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Property Update: The Levelling-up and Regeneration Bill 2022-23

23 June 2022

Burlingtons examines Part 8 of the government’s new Levelling-up and Regeneration Bill 2022-23 and its implications for commercial landlords and tenants.

The Levelling-up and Regeneration Bill 2022-23

The Levelling-up and Regeneration Bill 2022-23 (“LRB 2022-23”) was introduced to the House of Commons on 11May 2022 following the publication of the government’s Levelling Up White Paper. The LRB 2022-23 was aimed as a step in tackling regional and local inequalities by encouraging private-sector investment in communities across the United Kingdom. The bill’s key impact on the commercial property landscape is that Part 8 of the LRB 2022-23 enables the letting of designated vacant high street premises through compulsory rental auctions by local authorities. 

Which properties will be affected?

Under the LRB 2022-23, the premises must satisfy certain conditions to be within the remit of the proposed powers of local authorities.  

Firstly, the property must be on a designated street or area that is “important to the local economy because of a concentration of high-street uses of premises in the area”.

Secondly, the property must be suitable for a “high-street use”. The LRB 2022-23 defines these uses to include:

  • use as a shop or office;
  • use for the provision of services to persons who include visiting members of the public;
  • use as a restaurant, bar, public house, cafe or other establishment selling food or drink for immediate consumption;
  • use for public entertainment or recreation;
  • use as a communal hall or meeting-place;
  • use for manufacturing or other industrial processes of a sort that can (in each case) reasonably be carried on in proximity to, and compatibly with, the preceding uses.

Thirdly, the premises has been unoccupied for the whole of the previous year or for at least 366 days out of the previous two years.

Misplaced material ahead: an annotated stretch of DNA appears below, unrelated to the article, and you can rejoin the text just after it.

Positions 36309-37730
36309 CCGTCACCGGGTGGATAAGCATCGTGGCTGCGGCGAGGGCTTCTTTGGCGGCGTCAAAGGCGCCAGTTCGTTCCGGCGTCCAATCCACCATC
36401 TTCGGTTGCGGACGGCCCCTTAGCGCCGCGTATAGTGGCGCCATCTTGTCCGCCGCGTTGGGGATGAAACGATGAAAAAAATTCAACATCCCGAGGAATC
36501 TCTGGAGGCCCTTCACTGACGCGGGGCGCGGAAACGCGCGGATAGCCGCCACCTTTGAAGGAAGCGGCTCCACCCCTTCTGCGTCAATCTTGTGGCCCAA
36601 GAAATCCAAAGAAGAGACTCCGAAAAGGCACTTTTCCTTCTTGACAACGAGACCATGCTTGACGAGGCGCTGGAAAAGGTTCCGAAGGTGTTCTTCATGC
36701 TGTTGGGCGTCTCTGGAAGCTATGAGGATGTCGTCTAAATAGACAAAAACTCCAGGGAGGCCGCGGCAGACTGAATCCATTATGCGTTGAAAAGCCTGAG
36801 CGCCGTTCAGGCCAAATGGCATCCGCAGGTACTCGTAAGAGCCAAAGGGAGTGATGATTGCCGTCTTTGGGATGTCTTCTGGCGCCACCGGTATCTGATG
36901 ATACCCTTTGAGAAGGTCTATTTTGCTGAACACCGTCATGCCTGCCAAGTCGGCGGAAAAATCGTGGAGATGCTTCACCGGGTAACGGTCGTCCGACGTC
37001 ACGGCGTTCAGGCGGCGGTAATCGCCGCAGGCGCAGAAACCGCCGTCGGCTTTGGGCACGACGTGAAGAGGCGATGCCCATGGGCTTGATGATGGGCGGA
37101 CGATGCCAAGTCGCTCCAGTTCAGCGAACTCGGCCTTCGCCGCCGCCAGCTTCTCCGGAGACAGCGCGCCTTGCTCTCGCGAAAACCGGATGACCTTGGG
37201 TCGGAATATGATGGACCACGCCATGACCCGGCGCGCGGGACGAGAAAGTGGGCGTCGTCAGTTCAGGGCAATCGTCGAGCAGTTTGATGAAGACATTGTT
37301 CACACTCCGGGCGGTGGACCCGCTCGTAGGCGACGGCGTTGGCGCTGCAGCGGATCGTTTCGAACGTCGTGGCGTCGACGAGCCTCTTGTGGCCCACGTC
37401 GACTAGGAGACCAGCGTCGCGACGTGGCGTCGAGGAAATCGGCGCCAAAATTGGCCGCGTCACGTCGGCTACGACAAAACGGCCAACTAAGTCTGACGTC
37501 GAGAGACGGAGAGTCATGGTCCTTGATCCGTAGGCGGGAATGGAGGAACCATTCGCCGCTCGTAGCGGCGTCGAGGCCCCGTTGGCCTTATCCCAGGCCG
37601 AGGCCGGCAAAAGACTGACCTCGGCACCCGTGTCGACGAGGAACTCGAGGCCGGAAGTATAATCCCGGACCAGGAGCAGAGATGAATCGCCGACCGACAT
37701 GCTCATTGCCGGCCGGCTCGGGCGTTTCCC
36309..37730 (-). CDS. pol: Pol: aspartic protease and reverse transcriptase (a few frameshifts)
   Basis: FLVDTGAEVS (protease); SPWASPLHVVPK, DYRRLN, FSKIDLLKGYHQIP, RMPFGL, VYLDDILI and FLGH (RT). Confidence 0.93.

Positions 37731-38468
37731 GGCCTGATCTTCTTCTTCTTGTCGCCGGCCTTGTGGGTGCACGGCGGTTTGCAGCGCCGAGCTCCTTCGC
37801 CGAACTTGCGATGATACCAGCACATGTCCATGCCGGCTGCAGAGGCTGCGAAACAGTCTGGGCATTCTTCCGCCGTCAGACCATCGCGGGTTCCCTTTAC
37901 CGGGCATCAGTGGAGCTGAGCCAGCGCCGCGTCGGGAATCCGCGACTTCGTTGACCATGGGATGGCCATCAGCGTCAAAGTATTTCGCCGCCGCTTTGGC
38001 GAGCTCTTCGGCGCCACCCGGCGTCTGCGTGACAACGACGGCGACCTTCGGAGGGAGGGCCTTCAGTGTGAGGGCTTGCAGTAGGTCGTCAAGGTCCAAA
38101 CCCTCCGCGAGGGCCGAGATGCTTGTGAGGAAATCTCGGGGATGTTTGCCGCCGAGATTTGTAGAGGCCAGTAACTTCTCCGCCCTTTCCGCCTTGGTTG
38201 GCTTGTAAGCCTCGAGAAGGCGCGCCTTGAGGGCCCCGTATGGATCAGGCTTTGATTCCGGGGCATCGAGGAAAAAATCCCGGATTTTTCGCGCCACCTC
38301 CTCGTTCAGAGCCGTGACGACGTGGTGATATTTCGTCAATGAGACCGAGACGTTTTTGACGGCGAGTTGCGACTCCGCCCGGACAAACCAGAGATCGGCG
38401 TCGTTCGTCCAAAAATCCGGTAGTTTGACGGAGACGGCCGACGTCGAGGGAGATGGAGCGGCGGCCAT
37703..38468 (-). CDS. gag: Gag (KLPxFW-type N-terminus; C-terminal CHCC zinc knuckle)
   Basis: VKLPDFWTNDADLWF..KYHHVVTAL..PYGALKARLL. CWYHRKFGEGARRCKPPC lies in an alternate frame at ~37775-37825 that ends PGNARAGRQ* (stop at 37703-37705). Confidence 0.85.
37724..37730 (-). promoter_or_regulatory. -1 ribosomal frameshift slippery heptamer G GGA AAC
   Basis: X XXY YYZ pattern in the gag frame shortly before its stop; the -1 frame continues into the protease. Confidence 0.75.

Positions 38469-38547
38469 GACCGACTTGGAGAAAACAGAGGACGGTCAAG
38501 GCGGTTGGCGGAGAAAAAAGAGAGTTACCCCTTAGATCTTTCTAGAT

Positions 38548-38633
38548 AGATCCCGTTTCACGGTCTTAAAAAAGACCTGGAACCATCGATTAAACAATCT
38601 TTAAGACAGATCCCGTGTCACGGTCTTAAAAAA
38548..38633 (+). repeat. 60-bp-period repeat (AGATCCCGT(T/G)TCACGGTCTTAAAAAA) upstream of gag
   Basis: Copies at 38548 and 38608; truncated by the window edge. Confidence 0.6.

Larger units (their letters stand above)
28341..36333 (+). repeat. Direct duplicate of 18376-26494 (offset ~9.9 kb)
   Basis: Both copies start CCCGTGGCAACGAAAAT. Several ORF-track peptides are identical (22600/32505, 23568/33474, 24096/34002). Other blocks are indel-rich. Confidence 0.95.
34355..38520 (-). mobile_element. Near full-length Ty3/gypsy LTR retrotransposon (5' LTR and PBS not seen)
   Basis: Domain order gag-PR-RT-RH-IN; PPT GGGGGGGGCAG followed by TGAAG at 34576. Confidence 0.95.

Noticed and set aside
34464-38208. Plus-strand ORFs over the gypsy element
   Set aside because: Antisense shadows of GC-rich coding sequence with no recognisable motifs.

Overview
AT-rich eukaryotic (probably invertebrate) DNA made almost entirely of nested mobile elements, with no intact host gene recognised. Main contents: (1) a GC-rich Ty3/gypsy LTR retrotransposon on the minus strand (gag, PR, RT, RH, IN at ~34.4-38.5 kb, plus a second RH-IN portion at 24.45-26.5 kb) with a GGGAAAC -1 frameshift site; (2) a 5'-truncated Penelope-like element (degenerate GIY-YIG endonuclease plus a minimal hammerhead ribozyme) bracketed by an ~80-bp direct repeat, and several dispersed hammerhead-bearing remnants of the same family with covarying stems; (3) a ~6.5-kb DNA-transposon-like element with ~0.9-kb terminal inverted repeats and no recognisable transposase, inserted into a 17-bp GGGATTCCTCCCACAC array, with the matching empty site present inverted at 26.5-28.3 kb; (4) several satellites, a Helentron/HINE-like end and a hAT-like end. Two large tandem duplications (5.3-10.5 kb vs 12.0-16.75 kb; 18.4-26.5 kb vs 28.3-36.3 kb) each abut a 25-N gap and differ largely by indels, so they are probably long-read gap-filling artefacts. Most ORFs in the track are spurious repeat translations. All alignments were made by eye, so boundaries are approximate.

The proposed auction process

Once the premises is designated as “suitable for auction”, the local authority may serve an “initial letting notice” on the landlord. This provides the landlord with a 10-week period to let the premises, after applying for consent from the local authority to authorise the choice of prospective tenant (unless a pre-existing contract has been already signed with a tenant). Local authority consent must be given within a reasonable time if the length of the proposed tenancy is for at least a year and the local authority is satisfied that it will lead to the premises being occupied “for activity that involves the regular presence of people”.

If a suitable tenancy is not found within eight weeks of the service of an initial notice, the local authority may serve a “final letting notice” expiring at the end of a maximum 14-week period. During this period, the landlord cannot let the premises or carry out works to the premises without the local authority's written consent. Additionally, the local authority may now arrange for a rental auction of the premises. While future regulations are to be announced governing the auction process, it is believed that this will be under the control of the local authority, which will choose the successful tenant.

Landlords have the right of appeal (on certain grounds), by serving notice of such within 14 days of their receipt of the final letting notice.

Implications of the proposed bill

The granting of these powers in their current form to a third-party local authority will drastically alter the open market letting system and the commercial landlord and tenant dynamic. The LRB 2022-23 remains in its infancy and will be subject to amendment as it progresses through the legislative processes. Concerns and suggested early amendments raised about LRB 2022-23 have centred around:

  • The selection criteria of the prospective tenants awarded tenancies through the auction process.
  • The (lack-of) proposed guarantees for tenant covenants.
  • The apportionment of responsibility if prospective tenants do not honour rental obligations potentially worsening the landlord and tenant relationship.  
  • The level of discretion granted to local authorities as to matching the market rent in a prospective area.
  • The bill providing limited consideration for landlords who already use or intend to make use of non-conventional rental models.
  • Which party will assume the Lessor’s obligations through the procedure of the granting of a lease by auction.

Considering the importance of these concerns raised by market stakeholders and the undoubted need for further clarification of the bill’s proposed system, it is yet to be seen if this is an appropriate solution for the ongoing fall in demand for commercial high-street properties in a wider context of decreasing high-street footfall.

This article is provided by Burlingtons for general information only. It is not intended to be and cannot be relied upon as legal advice or otherwise. If you would like to discuss any of the matters covered in this article, please contact Fionan Foo or write to us using the contact form below.

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Vincent-Pierre Saade
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Fionan Foo
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